I agree. Links to individual schools should be avoided unless they also contain a large amount of general Wing Chun information. Frogular 23:46, 27 March 2006 (UTC)
I add a link to video clips that I like. Maybe, start a new article: "Wing Chun websites"? 22:22, 3 May 2006 (UTC)

Wikipedia is not a directory.


Please note that Wing Tsun and Wing Tzun are not alternate romanizations to Wing Chun but rather alternate forms of the art, owned and copyrighted by individuals. The first paragraph has been modified accordingly.

Recent history

It doesn't make sense to randomly name schools in this section considering the large number of first generation students of Yip Man (see or similar). Looks more like random advertising to me. I'm ditching it. Rpf 01:34, 26 April 2006 (UTC)


Can we please get an audio file of a native Cantonese speaker saying 咏春? — Gulliver 07:11, 28 April 2006 (UTC)

Why gauge wing chun against MMA success???

Wow, I was really taken aback by the section describing Wing Chun essentially as unproven in MMA and how practitioners have a cult like mentality.

What about the multitude of martial arts that exist that aren't tested in MMA? Does that make them ineffective as well. If you aren't doing Juijitsu, Muay Thai, or Wrestiling then you are practicing an impractical art? Hmmm, sounds like a weak arguement to me.

I can tell you with complete confidence that my sifu has LOTS of successful street fighting experience utilizing wing chun (new york 1970's and 80's). I can also tell you that bones, sinews were often brokend and noses, knees, and groins annihilated. I know there are a lot of sifus and practitioners (including myself) who haven't ever tested the art in a real situation.

My sifu is probably an exception to many and has clearly demonstrated the effectiveness and power of this ingenious system.

I'd go as far to say that the cult and MMA aspects of this page should be removed as they are inaccurate and disrespectful.

What should matter is if they are factual, not what your personal opinion of disrespectful is. The entire article is infused with subjective sentiments regarding the effectiveness of Wing Chun. It is a fact that only two people claiming Wing Chun background have competed in MMA, and both were defeated. This does not mean Wing Chun is ineffective, nor does it mean that any art that does not have competitors in MMA is ineffective. However most arts do not trumpet effectiveness like Wing Chun does, and if they do, there should be an objective basis for it rather than simplistic theorizing about the distance between two points. The statement regarding lethal strikes looks similarly adolescent. It is an embarrassment to Wing Chun to suggest that it can only work if one targets the eye or throat.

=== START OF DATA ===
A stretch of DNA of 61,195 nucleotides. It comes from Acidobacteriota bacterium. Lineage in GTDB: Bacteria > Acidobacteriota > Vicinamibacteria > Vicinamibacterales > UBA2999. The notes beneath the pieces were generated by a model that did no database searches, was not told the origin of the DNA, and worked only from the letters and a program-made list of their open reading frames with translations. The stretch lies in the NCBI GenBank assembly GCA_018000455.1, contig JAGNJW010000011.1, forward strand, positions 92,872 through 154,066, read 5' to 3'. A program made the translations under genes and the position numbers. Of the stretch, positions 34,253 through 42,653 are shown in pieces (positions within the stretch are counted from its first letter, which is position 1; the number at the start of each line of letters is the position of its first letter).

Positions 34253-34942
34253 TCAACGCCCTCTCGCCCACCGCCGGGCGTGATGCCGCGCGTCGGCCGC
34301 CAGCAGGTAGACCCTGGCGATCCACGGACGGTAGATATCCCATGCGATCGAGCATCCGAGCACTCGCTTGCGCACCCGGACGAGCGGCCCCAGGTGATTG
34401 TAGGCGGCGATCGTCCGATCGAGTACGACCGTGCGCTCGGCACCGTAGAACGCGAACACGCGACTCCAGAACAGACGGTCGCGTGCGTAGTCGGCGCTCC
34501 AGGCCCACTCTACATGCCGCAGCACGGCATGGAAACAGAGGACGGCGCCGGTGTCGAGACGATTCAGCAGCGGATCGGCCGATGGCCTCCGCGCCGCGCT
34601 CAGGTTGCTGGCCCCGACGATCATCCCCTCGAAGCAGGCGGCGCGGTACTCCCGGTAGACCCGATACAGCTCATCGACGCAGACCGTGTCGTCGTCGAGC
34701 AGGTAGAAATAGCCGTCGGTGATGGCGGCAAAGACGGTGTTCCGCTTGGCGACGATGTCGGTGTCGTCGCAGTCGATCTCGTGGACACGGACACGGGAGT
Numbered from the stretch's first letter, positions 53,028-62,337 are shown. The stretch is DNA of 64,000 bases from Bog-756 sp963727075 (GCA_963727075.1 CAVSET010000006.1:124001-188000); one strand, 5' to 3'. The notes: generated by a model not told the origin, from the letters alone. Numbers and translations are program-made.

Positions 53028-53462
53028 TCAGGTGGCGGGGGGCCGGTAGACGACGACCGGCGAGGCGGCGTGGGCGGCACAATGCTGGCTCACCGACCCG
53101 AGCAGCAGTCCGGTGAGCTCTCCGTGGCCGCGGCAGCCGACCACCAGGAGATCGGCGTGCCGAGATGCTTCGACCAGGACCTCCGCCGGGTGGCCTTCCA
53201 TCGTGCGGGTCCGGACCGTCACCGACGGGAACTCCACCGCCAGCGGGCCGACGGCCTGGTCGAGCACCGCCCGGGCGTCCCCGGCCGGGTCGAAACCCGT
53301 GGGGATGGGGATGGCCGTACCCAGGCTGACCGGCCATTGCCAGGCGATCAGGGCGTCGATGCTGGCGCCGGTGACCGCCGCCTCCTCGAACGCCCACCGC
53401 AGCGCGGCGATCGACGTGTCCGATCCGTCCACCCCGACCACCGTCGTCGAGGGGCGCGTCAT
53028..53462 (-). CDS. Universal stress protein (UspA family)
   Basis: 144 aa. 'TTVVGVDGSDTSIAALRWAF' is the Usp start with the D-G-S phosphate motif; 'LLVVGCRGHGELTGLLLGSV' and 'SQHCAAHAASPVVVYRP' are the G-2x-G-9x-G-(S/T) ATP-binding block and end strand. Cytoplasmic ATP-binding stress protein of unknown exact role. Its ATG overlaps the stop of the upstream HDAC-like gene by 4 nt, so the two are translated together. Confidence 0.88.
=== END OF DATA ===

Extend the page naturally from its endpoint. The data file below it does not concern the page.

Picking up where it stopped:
Excuse me, but this is not a fact. There have been much more than "two people" competing in MMA (I'm assuming you're refering to the old UFC matches of Levecki (who had a year's training in wing chun when he was promoted as a "wing chun" fighter) and Asbel). Off the top of my head, Alan Orr's team has been competing in England for several years now and several of his people have won championships there including just this last Septh. 9th. Secondly, the "subjective sentiments regarding the effectiveness of wing chun" are most certainly not subjective. This is wikipedia, it is an entry on a specific art. While detailing a specific art, you tell the things they do and why they do it. They do x because of y belief. Nothing subjective about that. What was subjective and dissrespectful was the anonymous editing by you under the title "Practicality". --Marty Goldberg 18:18, 18 September 2006 (UTC)

Then you could have edited the section and discussed MMA. Rather than make the entry more impartial, and fairly address issues of how poking someone in the eye could possibly be considered practical given the legal repercussions, you chose to simply delete what you didn't like personally. Perhaps that should be an additional reference under the cultishness of Wing Chun.